[Mongrel] Best practice Ruby on Rails on Windows configuration
luislavena at gmail.com
Wed Nov 14 12:19:22 EST 2007
On Nov 14, 2007 2:03 PM, Benjamin van Eck <bvaneck at globaltrack.com> wrote:
> I have read many articles on the net today about configuring Ruby on Rails
> on a Windows server. But there doesn't seem to a one solution for all on how
> to configure a new Ruby on Rails server. So I can use some advise with this.
> I am using a Windows 2003 server and don't get many request a day. But most
> of the request are quite heavy. The main focus is on optimizing the
> requests, instead of improving the amount of page requests.
There are many ways to respond your inquiry, and the options depends
on your "server" or business requirements.
I'll like to point that Mongrel isn't Rails. Mongrel is a webserver
that provides a easy hook to allow Rails run under the hood.
There are other web frameworks like Merb, Nitro and IOWA that uses
Mongrel, and each one has its pros and cons.
- If you're forced to IIS (Internet Information Server) it seems
latest IIS7 support FastCGI, so using libfcgi and ruby-fcgi works out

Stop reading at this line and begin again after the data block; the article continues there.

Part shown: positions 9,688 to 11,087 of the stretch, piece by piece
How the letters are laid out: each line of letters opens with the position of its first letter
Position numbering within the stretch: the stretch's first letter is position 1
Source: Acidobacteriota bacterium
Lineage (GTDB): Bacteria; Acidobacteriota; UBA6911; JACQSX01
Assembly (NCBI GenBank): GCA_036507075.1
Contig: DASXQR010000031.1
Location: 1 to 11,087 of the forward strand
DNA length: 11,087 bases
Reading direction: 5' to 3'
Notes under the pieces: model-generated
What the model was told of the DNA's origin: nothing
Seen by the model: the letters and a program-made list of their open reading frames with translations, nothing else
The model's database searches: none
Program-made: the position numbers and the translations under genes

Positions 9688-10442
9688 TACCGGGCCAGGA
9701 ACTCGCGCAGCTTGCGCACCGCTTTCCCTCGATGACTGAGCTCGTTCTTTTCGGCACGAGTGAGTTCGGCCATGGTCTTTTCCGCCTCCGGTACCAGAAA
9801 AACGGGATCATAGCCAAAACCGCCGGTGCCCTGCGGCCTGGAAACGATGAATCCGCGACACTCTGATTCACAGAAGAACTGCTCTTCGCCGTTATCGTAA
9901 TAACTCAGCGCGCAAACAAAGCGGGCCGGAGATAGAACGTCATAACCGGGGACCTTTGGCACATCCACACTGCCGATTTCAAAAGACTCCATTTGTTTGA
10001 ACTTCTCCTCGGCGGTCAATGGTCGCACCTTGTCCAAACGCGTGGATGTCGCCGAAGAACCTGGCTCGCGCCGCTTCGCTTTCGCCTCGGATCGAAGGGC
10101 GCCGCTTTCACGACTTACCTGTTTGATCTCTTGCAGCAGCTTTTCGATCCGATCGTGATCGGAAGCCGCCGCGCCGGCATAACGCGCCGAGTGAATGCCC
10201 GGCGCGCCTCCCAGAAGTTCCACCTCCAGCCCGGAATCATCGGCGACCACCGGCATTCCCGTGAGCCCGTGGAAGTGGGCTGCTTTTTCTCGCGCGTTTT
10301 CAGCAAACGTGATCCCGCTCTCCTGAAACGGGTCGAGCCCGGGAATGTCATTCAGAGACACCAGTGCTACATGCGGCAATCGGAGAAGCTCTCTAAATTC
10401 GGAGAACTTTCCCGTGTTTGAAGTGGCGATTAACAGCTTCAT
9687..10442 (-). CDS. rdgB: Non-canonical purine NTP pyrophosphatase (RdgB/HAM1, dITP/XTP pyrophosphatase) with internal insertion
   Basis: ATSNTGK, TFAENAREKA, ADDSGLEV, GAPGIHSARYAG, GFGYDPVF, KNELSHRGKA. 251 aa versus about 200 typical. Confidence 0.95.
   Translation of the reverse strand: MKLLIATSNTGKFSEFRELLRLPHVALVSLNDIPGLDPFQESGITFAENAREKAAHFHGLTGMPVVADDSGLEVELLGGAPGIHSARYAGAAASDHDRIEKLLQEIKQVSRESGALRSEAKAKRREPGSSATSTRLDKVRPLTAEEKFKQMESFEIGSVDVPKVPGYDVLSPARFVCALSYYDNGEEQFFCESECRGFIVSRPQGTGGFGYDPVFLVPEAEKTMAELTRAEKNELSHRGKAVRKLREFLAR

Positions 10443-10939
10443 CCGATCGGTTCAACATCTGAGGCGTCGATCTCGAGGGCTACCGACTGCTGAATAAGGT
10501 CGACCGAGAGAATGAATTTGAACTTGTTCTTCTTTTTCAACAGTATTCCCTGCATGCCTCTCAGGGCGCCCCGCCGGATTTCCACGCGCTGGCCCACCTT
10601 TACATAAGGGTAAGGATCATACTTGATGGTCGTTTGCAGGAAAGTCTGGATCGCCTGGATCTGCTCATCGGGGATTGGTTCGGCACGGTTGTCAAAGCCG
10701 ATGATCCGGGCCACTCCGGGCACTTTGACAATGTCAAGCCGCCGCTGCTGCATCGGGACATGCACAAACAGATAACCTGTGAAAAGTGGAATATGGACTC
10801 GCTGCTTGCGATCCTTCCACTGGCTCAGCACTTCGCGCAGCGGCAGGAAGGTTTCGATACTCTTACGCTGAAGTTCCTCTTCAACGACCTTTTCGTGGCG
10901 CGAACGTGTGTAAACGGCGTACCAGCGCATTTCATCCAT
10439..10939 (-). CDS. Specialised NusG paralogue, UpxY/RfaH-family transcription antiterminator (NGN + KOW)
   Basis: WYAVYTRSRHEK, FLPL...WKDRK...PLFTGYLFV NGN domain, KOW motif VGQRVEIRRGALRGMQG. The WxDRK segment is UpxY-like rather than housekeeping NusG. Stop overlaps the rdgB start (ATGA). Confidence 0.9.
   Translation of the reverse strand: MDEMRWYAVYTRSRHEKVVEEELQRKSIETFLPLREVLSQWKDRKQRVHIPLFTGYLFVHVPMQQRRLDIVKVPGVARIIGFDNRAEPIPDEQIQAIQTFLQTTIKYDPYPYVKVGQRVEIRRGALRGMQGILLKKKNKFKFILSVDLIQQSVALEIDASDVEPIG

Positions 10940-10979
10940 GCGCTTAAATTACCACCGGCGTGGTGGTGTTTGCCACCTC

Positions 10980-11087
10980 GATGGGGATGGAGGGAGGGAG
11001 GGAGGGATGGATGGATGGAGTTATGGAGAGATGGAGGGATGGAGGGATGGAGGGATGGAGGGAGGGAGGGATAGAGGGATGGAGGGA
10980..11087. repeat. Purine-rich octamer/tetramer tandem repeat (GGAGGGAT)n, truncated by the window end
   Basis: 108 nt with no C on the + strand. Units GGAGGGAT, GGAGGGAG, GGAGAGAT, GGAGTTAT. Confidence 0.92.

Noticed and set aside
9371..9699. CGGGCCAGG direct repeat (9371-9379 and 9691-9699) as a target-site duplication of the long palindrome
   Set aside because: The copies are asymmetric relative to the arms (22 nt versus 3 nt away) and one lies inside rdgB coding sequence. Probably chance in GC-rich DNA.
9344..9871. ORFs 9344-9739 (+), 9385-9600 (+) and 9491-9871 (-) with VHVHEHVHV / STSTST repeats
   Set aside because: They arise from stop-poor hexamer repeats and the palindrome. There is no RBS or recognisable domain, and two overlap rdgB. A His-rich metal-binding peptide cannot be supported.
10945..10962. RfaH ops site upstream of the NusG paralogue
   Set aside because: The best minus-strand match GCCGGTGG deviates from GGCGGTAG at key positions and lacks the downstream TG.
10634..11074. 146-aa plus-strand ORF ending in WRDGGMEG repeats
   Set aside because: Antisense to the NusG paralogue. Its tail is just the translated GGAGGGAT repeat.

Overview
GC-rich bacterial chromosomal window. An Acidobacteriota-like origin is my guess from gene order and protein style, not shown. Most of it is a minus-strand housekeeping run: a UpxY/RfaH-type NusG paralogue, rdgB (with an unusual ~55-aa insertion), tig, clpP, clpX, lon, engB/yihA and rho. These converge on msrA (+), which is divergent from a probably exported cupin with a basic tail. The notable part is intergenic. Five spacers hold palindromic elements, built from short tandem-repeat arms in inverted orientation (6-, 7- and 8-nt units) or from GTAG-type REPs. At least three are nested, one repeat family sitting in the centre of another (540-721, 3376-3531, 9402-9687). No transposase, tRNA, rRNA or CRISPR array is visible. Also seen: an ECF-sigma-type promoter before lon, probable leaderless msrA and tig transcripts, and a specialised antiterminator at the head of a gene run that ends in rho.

of the box
Hmn.. I shouldn't mention that since we are in the Mongrel list ;-)
If you aren't forced to use IIS, then Mongrel will be a good
alternative for this.
You mention low request per day, but heavy requests. Is there a way
you can improve and reduce the "penalty" each request faces?
Background process that parse and perform the heavy/intensive tasks?
I can confirm this, but creating a "cluster" with swiftiply  on
Windows could be achieved, but had no time to investigate it further.
If you don't plan to serve static content (huge files downloads) or
file uploads, then Mongrel is a good solution.
For development and testing (staging) you can use mongrel +
mongrel_service to have a single instance and see if the solution fits
Leaders are made, they are not born. They are made by hard effort,
which is the price which all of us must pay to achieve any goal that
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